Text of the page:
"Could you please provide some examples?"

Uhhh this blog post’s title?

“What right to bodily autonomy?”

I’m getting slightly confused here. Are you here to argue that a woman’s right to bodily autonomy can be overridden in this case, or that women don’t have a right to bodily autonomy to start with?

“Right, because the law gives you that right, not because some self-serving concept of morality gives you that right. But supporters of legalized abortion are using circular reasoning when they appeal to law to support legalized abortion. It is tantamount to saying "abortion should be legal because it is legal."”

We’re arguing within the framework of the United States, therefore appealing to laws and regulations within the United States is valid, obviously aside from appealing to the laws that say abortion is legal because doing that would indeed be circular.

Unknown said...
This comment has been removed by the author.
Unknown said...

"Allegheny County refused to issue an order whereby McFall, a terminally ill patient with a rare bone marrow disease, could compel Shimp, his cousin and the only suitable donor, to undergo testing and a bone marrow transplant. The court based its decision on the fact that “[t]he common law has consistently held to a
rule which provides that one human being is under no legal compulsion to give aid or take action to save another human being or to rescue.” The court called the refusal morally indefensible, but argued that forcible submission to a medical procedure would violate the first
principle of society, respect for an individual."

Griswold v. Connecticut is a case of the right to privacy, but the right to privacy relates to bodily autonomy.

http://en.wikipedia.org/wiki/Griswold_v._Connecticut

The following source ties the right to privacy to the right to bodily autonomy as well as providing the historical basis of the right to bodily autonomy

"Some years later, a reluctant majority of the Court would again look to history in order to “assume” that under the Due Process Clause, an individual possessed a right to bodily integrity, which encompassed the right to refuse unwanted medical treatment.88"

"The right of an individual to control his or her own body is deeply rooted in our nation’s history and tradition. At common law, every person of adult years and sound mind had the “right to determine what shall be done with his own body”779 and any touching of one person by another without consent or legal justification was a battery.780 Indeed, well over a century ago, the Supreme Court proclaimed, “No right is held more sacred, or is more
carefully guarded, by the common law, than the right of every individual to the possession and control of his own person, free from all restraint or interference of others, unless by clear and unquestionable authority of law.”781 Thus, at common law there was a right to control one’s own person; that is, a right of bodily integrity."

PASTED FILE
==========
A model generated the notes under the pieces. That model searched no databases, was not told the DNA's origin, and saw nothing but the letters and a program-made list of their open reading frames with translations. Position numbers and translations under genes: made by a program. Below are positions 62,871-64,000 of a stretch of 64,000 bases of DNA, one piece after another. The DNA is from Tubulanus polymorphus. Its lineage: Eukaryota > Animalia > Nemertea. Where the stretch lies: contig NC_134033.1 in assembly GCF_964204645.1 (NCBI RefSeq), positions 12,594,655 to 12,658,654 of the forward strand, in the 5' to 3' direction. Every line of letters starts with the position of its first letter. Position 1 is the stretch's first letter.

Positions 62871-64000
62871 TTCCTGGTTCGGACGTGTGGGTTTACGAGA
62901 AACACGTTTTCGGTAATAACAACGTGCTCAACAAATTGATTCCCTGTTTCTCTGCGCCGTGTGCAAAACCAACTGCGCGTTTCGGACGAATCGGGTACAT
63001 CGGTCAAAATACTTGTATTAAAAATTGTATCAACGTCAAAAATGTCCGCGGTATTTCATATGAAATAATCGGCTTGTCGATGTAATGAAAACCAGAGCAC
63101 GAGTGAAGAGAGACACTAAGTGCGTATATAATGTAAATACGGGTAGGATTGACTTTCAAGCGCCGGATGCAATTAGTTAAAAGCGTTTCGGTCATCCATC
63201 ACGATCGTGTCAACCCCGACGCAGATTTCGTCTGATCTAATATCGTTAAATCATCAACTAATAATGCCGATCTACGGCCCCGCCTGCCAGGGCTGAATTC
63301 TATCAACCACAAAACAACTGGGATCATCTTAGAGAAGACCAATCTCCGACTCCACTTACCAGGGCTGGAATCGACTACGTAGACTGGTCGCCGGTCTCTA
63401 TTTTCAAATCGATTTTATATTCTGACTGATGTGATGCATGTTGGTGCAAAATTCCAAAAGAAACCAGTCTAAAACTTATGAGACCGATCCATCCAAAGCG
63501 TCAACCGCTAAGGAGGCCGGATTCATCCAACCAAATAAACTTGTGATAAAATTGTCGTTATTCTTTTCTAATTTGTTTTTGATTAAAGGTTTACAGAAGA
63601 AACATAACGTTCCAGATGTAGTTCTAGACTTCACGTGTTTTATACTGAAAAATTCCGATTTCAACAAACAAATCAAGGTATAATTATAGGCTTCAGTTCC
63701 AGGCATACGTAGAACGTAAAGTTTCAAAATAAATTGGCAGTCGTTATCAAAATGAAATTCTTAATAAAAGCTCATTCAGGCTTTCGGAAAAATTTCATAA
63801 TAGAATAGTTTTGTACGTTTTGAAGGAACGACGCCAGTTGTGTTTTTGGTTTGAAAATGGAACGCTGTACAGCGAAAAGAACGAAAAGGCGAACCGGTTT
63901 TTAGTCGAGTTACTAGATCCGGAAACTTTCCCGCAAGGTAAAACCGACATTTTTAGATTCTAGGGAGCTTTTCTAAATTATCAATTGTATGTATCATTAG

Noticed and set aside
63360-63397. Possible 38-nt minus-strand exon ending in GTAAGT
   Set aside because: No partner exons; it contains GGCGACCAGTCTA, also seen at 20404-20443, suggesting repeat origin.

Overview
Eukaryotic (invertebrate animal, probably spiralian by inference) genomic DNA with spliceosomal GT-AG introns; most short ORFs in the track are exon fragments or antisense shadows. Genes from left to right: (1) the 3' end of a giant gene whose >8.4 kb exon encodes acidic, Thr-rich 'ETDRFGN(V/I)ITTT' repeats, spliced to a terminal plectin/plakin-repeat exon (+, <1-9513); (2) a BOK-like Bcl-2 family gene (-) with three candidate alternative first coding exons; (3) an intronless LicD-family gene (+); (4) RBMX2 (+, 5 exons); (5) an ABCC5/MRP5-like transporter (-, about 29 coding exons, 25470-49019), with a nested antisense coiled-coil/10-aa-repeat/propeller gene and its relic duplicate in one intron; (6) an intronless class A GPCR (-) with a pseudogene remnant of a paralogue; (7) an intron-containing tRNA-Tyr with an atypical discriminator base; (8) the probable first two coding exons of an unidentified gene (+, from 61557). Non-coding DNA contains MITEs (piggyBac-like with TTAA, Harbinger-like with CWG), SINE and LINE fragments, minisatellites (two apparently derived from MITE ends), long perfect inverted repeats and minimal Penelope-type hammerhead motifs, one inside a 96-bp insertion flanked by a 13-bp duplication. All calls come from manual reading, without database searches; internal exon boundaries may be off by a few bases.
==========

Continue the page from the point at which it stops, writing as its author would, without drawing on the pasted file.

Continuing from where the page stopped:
http://org.law.rutgers.edu/publications/lawjournal/issues/37_4/Shaman.pdf

Anonymous said...

"...[T]his difference is irrelevant."

Not to someone who does not believe in a moral right to bodily autonomy. How do you know that your reader, Kristine Kruszelnicki, believes in such a right?

"Sources are meant to enhance your argument, not make the argument for you."

I agree and have made the same point in online discussions many times. However, in this case, I cited a short list of facts, not an argument. I was expecting that you would search for the word "violinist" and find the paragraph headed "Psychological manipulation." I apologize for the incorrect assumption. I did not quote or paraphrase that list because I doubted that it would be helpful. I think now that I was right.

"A host of analogies..."

What host of analogies?

"Legal precedent..."

How does legal precedent establish moral precedent? (I will address whether legal precedence exists in response to your other post.)

"How is refusing bodily support for an organism that you had no say in creating qualify as 'simply doing whatever suits you in the moment'?"

If you really are appealing to a formal moral system, my point is irrelevant. But you have not pointed to any such moral system, much less one to which Kristine Kruszelnicki adheres.

"True, examples cannot definitively prove if a proposition holds, but if examples A, B, C, D, E, and F support proposition 1 while proposition 2 has no such examples, proposition 1 has a leg up."

This point has several flaws. First, Kristine Kruszelnicki does not necessarily agree with your conclusions, about the Violinist analogy, so you have not established any examples at all, much less six. Second, she certainly does not agree that an absolute right to bodily autonomy exists, so such analogies could never overcome her disagreement. Third, The correctness, or lack thereof, of someone other proposition has no bearing on the correctness of the one at issue.